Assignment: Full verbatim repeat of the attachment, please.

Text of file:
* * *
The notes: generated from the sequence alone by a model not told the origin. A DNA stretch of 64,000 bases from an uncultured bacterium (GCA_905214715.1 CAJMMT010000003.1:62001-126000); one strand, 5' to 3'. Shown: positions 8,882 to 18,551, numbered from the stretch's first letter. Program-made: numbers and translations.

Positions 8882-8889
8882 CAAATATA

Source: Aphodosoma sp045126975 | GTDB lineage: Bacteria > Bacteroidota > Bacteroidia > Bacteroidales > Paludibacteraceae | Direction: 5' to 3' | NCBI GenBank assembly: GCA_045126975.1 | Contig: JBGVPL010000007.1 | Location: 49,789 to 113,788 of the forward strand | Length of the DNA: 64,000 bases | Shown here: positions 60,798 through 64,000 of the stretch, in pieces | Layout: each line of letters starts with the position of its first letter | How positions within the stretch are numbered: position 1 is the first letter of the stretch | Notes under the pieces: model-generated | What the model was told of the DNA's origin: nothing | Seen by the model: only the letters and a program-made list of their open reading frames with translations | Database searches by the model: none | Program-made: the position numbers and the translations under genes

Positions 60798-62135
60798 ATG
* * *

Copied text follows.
The notes: generated from the sequence alone by a model not told the origin. A DNA stretch of 64,000 bases from an uncultured bacterium (GCA_905214715.1 CAJMMT010000003.1:62001-126000); one strand, 5' to 3'. Shown: positions 8,882 to 18,551, numbered from the stretch's first letter. Program-made: numbers and translations.

Positions 8882-8889
8882 CAAATATA

Source: Aphodosoma sp045126975 | GTDB lineage: Bacteria > Bacteroidota > Bacteroidia > Bacteroidales > Paludibacteraceae | Direction: 5' to 3' | NCBI GenBank assembly: GCA_045126975.1 | Contig: JBGVPL010000007.1 | Location: 49,789 to 113,788 of the forward strand | Length of the DNA: 64,000 bases | Shown here: positions 60,798 through 64,000 of the stretch, in pieces | Layout: each line of letters starts with the position of its first letter | How positions within the stretch are numbered: position 1 is the first letter of the stretch | Notes under the pieces: model-generated | What the model was told of the DNA's origin: nothing | Seen by the model: only the letters and a program-made list of their open reading frames with translations | Database searches by the model: none | Program-made: the position numbers and the translations under genes

Positions 60798-62135
60798 ATG